“The church has been committed throughout the centuries in defense of certain fundamental principles which are today the common heritage of humanity,” Fisichella said.

“Certainly, at the time the church was challenged by a fringe of forward-thinkers who, in the name of progress and the laws of the market, preferred to trample upon the fundamental rights of persons. How can we forget, for example, the commitment of missionaries against slavery in countries that had been colonized, or the defense of workers at the beginning of the 19th century? Today, the issue that will mark the coming decades and the life of society is determined by the defense of the dignity of the person from conception to natural death.”

Many analysts applaud this way of making the pro-life argument.

Theologian Charles Camosy of Fordham University, for example, said the church is too often hobbled by “unfortunate and artificial” division in the church between what he called “moral status conservatives” and “social justice liberals,” which means that both camps often fail to take “a comprehensive approach to the church’s moral resources.”

Making the case for unborn life by drawing upon the Catholic tradition of social teaching, Camosy said, could do a better job of getting social justice Catholics on board, and perhaps making the pro-life argument more persuasive to the broader world.

Yet analysts also caution that the church, if it pursues this line of argument, may face pressure to be candid about its own history. Throughout the centuries, historians note, both the Vatican and the American bishops generally upheld the morality of slavery in principle, even if they also vigorously denounced abuses in practice.

As late as 1866, in the middle of the Civil War in the United States and at a time when the abolitionist movement was fully formed, the Vatican’s doctrinal office issued an instruction stating, “Slavery itself, considered as such in its essential nature, is not at all contrary to the natural and divine law.” As is well known, ecclesiastical institutions in the United States and elsewhere often owned slaves.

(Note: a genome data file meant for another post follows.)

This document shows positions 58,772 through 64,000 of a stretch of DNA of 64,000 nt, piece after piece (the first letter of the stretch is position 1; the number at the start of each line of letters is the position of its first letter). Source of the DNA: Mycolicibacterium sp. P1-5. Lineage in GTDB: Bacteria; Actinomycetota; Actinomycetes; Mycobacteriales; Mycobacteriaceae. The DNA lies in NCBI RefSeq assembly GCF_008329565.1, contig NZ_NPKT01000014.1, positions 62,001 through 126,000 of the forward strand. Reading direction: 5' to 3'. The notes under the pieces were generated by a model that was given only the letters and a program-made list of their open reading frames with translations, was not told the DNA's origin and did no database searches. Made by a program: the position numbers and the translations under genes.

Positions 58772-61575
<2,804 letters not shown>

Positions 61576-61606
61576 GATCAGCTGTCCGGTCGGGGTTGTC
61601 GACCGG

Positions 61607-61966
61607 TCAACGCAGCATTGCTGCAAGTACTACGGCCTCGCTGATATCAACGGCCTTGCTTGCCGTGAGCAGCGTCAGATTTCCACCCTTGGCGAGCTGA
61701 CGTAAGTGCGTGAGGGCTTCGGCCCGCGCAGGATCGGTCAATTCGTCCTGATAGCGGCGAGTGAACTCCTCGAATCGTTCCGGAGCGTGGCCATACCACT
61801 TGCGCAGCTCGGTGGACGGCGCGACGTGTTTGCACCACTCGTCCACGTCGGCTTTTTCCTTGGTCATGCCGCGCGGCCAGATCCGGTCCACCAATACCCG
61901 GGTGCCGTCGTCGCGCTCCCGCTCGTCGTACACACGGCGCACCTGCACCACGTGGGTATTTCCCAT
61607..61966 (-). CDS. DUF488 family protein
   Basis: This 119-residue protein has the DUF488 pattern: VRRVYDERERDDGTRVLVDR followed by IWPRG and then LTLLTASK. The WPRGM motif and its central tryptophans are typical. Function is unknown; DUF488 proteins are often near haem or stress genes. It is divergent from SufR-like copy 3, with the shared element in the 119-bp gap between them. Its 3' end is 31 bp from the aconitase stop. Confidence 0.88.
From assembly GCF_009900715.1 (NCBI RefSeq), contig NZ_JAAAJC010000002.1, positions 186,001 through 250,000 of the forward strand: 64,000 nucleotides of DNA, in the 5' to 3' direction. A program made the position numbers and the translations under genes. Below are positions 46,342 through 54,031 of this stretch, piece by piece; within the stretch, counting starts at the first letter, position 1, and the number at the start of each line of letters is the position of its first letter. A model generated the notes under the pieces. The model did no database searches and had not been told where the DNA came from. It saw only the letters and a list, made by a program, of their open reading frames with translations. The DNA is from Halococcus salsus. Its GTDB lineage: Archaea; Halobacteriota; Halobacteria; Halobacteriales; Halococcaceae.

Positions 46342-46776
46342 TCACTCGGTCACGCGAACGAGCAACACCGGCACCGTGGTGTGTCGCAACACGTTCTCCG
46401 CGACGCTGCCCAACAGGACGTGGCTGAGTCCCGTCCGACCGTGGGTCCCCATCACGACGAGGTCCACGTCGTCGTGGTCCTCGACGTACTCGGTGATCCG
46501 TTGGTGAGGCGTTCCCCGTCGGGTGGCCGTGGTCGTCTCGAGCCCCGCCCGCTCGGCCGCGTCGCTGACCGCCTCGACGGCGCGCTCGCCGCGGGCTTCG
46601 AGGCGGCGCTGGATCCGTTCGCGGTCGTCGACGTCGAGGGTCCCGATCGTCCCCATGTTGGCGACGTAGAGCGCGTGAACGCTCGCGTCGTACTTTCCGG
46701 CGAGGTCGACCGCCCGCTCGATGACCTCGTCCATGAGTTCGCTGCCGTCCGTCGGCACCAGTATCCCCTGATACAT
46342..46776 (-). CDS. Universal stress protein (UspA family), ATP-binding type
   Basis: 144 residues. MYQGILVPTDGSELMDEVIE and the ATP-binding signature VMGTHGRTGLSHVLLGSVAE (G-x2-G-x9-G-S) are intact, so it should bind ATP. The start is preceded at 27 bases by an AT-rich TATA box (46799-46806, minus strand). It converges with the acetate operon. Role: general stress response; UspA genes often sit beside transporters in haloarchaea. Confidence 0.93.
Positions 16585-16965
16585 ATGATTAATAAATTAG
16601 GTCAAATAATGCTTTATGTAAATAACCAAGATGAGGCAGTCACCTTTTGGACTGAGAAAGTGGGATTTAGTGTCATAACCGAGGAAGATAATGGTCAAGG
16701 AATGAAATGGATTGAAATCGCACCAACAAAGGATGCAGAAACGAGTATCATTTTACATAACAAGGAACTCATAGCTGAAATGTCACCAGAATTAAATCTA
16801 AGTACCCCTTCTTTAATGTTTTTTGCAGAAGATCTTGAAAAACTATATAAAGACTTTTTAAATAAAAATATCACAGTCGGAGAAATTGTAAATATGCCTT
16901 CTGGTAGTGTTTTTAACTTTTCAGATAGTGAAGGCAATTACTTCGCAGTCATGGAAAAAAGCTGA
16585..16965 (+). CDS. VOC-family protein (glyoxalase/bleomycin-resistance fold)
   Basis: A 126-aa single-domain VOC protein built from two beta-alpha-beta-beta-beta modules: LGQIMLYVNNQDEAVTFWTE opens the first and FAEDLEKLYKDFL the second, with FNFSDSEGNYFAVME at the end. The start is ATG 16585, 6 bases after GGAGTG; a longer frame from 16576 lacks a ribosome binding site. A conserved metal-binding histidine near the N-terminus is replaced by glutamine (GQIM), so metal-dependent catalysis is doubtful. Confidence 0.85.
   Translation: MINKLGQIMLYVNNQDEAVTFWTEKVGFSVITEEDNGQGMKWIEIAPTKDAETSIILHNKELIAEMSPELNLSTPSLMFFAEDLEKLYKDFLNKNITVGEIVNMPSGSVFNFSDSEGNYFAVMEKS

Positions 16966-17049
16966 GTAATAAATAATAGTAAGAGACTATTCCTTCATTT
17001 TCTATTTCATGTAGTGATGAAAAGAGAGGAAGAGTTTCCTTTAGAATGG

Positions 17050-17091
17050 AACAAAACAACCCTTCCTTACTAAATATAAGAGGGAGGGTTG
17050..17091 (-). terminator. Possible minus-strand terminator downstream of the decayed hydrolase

To be sure, popes, bishops and theologians also frequently denounced slavery as it was actually conducted, especially racial slavery; in 1435, for example, Pope Eugene IV demanded that European colonizers stop enslaving native peoples in the Canary Islands. Those judgments were repeated in 1537 for what was then known as the “Indies,” and in 1686 for Africa.

Most theologians say the emphasis in Catholic teaching on a common human nature always pointed toward the conclusion reached by the Second Vatican Council (1962-65) in its document Gaudium et Spes, which denounced “imprisonment, deportation, slavery … the selling of women and children.”

Nonetheless, historians say, the Catholic church traveled something of a “learning curve” through the centuries on issues of slavery and racism. A clear acknowledgment of that reality, some suggest, might actually help the church push the broader society along a similar “learning curve” today with regard to new threats to human life and dignity.